Theodore Boone doesn't really feel like he fits in. His intense interest in the law sets him apart from other kids his age. But he has a great friendship with April, another girl in his class. Then one night April goes missing, and Theodore is the last person who talked to her. He's desperate to find her, but his parents believe it's a job best left to the police. But Theodore is sure that he's the right man for the job. Can he find April before it's too late?
I have to confess that I didn't go into this book with an open mind. I wasn't too impressed with the first Theodore Boone book, so I didn't expect much from this one. And there were definitely parts where I wasn't sure John Grisham had ever talked to a tween/teen boy, let alone been one. References to technology like Facebook seemed forced and artificial. (At one point, Theodore says that April is different than other kids in the class because she isn't interested in "The Internet." But then he says that she's on Facebook. So she has and uses the internet. Does she not belong to the "I Heart the Internet" club? Do people who've been born since the widespread adoption of the internet even really think about it? It's like saying I'm interested in microwaves because I own one.) The plot of the book reminded me of a balloon with a pin in it; it started out strong but then just deflated over time. If there is a Theodore Boone 3, I'll probably read it but I have very, very low expectations for it.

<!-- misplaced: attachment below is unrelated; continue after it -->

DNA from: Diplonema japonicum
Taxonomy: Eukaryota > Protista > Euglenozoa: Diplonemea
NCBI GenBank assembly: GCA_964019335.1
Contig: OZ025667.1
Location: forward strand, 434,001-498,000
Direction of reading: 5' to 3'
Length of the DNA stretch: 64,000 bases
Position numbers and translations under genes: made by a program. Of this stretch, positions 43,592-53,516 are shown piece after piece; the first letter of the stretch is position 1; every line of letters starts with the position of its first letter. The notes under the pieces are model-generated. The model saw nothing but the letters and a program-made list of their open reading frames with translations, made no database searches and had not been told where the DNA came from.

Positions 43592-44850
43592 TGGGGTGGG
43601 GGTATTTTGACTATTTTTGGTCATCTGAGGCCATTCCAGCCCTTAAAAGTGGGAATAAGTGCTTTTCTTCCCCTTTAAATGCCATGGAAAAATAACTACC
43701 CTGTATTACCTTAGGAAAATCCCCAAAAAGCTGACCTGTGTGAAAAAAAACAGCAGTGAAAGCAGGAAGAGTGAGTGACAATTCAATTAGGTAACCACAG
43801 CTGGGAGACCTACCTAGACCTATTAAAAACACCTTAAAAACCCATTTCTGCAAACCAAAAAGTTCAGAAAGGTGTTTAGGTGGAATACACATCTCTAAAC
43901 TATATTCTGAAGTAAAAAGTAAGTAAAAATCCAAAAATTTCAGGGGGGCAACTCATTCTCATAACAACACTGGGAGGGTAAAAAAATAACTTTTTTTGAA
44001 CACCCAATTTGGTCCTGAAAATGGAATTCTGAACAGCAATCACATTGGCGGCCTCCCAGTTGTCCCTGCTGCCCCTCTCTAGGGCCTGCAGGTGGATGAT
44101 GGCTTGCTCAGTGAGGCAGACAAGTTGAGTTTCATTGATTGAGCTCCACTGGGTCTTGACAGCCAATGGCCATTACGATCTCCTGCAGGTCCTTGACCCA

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Read it with:
Theodore Boone: Kid Lawyer by John Grisham
The Rainmaker by John Grisham
Encyclopedia Brown, Boy Detective by Donald J. Sobol